'It was a grind': Tigers end unusual 2020 season on losing note, finish 23-35

Chris McCosky
The Detroit News

Kansas City, Mo. — This really was the only way this oddball season could end — in the rain and unsure whether the last game on the 2020 schedule was going to be, in fact, the last game.

The Tigers boarded their flight back to Detroit Sunday afternoon after a 3-1 loss to the Royals still waiting to find out if they had one or two more games to play. Their fate would be determined by the results of the game between the Cardinals and Brewers that started at 3 p.m. Eastern.

Sometime before they landed, they knew. The Cardinals had won and clinched their spot in the postseason.

So, after a three-month quarantine, a three-week summer camp, six months of COVID-19 stress and tests and protocols, the sudden retirement of manager Ron Gardenhire and 58 games in empty stadiums, it was over.

BOX SCORE: Royals 3, Tigers 1

"The season as a whole, it was a grind," interim manager Lloyd McClendon said. "There's no other way to put it. With everything that was going on in baseball and around the world, the stress level for each and everyone of these guys was very high. 

"But they persevered, they handled it and they dealt with it. And we all became closer as a result. From that standpoint, it was a very positive season."

Tigers starting pitcher Jordan Zimmermann pitched a scoreless inning Sunday.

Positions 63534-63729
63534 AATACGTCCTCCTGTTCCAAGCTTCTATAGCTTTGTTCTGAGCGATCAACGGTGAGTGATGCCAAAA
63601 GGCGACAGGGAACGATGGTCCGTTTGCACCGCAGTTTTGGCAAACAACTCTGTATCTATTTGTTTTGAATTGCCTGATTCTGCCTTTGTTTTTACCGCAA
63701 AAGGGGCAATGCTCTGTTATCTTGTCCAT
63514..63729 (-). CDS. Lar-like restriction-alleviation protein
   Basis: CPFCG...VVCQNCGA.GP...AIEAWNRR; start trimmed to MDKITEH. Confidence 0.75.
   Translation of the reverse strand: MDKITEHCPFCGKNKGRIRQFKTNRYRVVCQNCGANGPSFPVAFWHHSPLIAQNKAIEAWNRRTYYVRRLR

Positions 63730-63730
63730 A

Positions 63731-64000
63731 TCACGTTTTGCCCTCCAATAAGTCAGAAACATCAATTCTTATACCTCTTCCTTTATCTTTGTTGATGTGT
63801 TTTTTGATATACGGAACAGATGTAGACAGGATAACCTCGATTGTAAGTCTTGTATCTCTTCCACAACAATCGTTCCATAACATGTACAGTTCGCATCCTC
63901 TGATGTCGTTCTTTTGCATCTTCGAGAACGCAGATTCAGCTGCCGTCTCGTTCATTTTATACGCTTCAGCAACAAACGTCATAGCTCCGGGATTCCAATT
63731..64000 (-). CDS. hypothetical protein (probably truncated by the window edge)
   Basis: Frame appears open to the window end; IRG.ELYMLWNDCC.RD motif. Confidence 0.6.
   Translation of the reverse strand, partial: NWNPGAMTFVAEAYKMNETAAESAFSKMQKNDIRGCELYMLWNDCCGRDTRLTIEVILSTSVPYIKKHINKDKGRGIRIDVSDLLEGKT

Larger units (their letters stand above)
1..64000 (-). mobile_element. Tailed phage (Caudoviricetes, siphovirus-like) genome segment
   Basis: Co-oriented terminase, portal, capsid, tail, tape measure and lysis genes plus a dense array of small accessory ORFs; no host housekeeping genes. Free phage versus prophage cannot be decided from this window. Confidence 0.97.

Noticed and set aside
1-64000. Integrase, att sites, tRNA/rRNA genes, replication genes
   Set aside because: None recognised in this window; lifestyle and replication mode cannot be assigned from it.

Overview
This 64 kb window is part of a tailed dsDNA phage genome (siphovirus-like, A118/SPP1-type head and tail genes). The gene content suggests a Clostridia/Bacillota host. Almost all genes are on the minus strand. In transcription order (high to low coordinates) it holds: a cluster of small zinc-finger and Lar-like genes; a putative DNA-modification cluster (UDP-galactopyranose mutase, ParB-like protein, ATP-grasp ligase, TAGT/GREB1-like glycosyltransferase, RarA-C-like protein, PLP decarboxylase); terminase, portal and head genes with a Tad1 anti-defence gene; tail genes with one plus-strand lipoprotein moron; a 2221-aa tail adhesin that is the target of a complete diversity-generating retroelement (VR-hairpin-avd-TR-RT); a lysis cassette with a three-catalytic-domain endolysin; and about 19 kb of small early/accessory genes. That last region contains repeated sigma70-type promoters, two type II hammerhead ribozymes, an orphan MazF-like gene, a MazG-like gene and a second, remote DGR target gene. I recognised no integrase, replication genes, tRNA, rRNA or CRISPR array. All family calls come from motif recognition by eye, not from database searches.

The Tigers waited out an hour-and-35-minute rain delay before squeezing this one in, with the rain falling right to the end. With a lineup of six players who spent most of the summer at the alternate site in Toledo, they managed just three hits and a run (on a double by Brandon Dixon) in seven innings off Royals rookie Brady Singer.

The game marked the end of right-hander Jordan Zimmermann’s star-crossed tenure with the Tigers. McClendon gave him a curtain call here Sunday, letting him work the first inning as an opener for rookie Tarik Skubal.

You can take the symbolism out of the that if you like — passing the torch, out with the old, in with the new.

Zimmermann pitched a scoreless first inning. He struck out Alex Gordon in what will be Gordon’s last big-league at-bat. He is retiring. And Zimmermann’s last pitch as a Tiger was a wipeout slider to strike out Salvador Perez.

"He was a pro," McClendon said. "He's always been a pro."

Skubal was impressive, striking out six in five innings. He allowed just two hits and both of them were solo home runs on 1-2 counts.

Adalberto Mondesi, who was 12-for-14 in this four-game series, hit a 1-2 fastball over the left-field fence in the fourth and Ryan McBroom clobbered a spinning, 1-2 slider to almost in the same spot in the fifth.

"I just think it slowed down for him," McClendon said. "When he first got here he had stars in his eyes. But with every outing he got more and more comfortable and got more and more belief that he belongs here.

"I think he's going to have a phenomenal career here in Detroit."

Skubal had good command of all of his pitches, but he relied heavily on his four-seam fastball, changeup and slider. He got 14 swings-and-misses, nine with the fastball. The Royals also fouled off 30 pitches, which pumped up his pitch count.

"I feel like I learned a lot and I developed a lot," Skubal said. "And I have a lot to take into the offseason. I wish this wasn't my last start. I wish I could keep pitching. I feel really good, really strong right now."